Irish grid operator the Electricity Supply Board has raised €500m from a 12-year green bond. Orders for the bond reached €2.2bn, with 40% allocation to French investors, followed by Germany and Austria at 28%. Chilean grid operator is holding investor calls ahead of a 10-year green bond which will raise up to $390m to repay existing debt.
Retail real estate firm NEPI Rockcastle has raised €500m from an 8-year 2% green bond. Orders for the deal reached €1.5bn, with 78% allocation to asset managers. Meanwhile, Central European office real estate company CA Immo has signed a €300m revolver with Crédit Agricole, Natixis, RBI, Unicredit Bank Austria and Erste Bank. The interest rate on the facility is linked to the firm’s ESG rating.
Caixabank has raised €1bn from its fourth social bond, which it says will fund loans to families, self-employed workers and SMEs in Spain. The bank saw €1.65bn of orders for the 6-year bond from more than 100 investors, 80% of which are classified as socially responsible. It pays 0.625%.
Swiss cement firm Holcim has raised Sfr375m (€360m) from Switzerland’s first sustainability-linked bond. The company raised Sfr275m from a 5-year bond paying 0.375% and Sfr100m from a 10-year bond paying 1%. The coupon will be increased by 37.5bp on the 5-year and 75bp on the 10-year if Holcim fails to cut its scope 1 emissions by 9.7% and 17.5% respectively. Meanwhile, Italian construction firm WeBuild is holding investors calls for a possible sustainability-linked bond which will see it pay an extra 75bp if it has failed to half its carbon intensity by 2025 against a 2017 baseline.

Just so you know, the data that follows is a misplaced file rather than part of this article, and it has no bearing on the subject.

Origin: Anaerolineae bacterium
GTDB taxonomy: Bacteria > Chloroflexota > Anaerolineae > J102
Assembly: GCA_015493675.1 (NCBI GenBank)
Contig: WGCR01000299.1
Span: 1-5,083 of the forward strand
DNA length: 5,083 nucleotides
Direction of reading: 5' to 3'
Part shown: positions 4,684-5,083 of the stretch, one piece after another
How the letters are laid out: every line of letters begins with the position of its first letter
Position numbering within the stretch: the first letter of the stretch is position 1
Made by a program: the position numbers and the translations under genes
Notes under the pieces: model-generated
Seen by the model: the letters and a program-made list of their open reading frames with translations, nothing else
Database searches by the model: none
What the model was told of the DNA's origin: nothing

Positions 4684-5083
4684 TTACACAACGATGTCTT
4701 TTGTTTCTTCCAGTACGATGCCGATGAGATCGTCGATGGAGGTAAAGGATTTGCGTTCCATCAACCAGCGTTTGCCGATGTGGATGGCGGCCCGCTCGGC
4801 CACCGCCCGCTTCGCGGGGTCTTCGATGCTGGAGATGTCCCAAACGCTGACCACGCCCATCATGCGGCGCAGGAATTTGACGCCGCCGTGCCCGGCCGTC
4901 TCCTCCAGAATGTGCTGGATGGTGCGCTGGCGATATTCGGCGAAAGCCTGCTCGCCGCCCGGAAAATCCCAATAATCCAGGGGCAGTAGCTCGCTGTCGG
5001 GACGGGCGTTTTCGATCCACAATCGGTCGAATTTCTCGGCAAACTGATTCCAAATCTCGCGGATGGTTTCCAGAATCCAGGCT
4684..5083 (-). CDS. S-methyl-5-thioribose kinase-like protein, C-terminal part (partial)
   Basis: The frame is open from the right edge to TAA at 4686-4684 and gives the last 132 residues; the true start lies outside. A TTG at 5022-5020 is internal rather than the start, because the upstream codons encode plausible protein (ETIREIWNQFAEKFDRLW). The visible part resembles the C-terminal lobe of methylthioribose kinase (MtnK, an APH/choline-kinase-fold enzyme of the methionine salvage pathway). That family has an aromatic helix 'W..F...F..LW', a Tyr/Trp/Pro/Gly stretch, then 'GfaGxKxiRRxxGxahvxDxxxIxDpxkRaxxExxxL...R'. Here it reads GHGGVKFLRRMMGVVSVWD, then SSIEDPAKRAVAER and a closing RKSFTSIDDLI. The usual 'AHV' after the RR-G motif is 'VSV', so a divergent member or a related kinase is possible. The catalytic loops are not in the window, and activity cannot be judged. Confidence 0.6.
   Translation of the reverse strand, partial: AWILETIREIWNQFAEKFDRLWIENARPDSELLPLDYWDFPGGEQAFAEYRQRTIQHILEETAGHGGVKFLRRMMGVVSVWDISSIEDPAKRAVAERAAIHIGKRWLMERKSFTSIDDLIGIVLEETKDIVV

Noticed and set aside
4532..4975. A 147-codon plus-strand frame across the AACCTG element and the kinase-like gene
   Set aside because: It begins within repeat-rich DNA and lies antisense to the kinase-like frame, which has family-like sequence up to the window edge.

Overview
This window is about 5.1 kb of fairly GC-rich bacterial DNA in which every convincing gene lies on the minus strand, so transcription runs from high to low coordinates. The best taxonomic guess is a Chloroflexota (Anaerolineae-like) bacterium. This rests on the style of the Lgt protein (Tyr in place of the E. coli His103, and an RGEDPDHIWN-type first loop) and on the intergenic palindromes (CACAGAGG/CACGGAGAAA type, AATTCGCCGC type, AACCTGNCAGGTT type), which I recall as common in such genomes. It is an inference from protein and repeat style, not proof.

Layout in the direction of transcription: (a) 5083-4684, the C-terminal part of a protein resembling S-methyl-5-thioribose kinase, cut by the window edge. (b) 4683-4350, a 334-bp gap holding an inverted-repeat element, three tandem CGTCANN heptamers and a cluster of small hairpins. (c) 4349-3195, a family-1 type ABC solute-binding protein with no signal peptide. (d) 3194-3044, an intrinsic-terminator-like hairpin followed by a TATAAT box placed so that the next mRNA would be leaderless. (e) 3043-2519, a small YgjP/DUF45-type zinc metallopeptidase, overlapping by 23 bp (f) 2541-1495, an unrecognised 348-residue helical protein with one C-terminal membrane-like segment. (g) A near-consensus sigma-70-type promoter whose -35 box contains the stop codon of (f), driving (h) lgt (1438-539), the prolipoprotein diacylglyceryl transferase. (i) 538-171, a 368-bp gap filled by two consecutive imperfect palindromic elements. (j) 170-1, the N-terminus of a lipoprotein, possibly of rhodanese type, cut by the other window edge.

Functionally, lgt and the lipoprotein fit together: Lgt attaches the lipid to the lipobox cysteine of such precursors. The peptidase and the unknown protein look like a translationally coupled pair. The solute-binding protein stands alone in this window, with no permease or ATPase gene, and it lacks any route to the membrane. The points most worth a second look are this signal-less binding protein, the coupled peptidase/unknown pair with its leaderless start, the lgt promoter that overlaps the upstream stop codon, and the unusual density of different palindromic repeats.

Air France-KLM has signed a sustainability-linked loan with Societe Generale to finance the purchase of an Airbus A350-900 aircraft. The interest rate on the loan is linked to usage of sustainable aviation fuel and the proportion of fuel-efficient aircraft within Air France’s fleet. The size of the loan was not disclosed, but aviation site Aerocorner lists the 2018 price of the specific model as £317.4m.
UK clothing firm Burberry has added sustainability targets to its £300m revolver, which was coordinated by Lloyds Bank. The interest rate on the loan is linked to reduced scope 3 emissions and the company’s Net Zero by 2040 goal.
In renewables news, Abu Dhabi firm Sweihan PV has raised $700m from the Emirate’s first solar green bond, a 3.625% bond maturing 2049 which saw orders of $1.6bn, while Argentina’s Pampa Energia has raised AR$3.1bn (€26m) from an 18-month green bond, which pays Badlar plus 2%. The company said that proceeds will finance the expansion of one of its wind farms.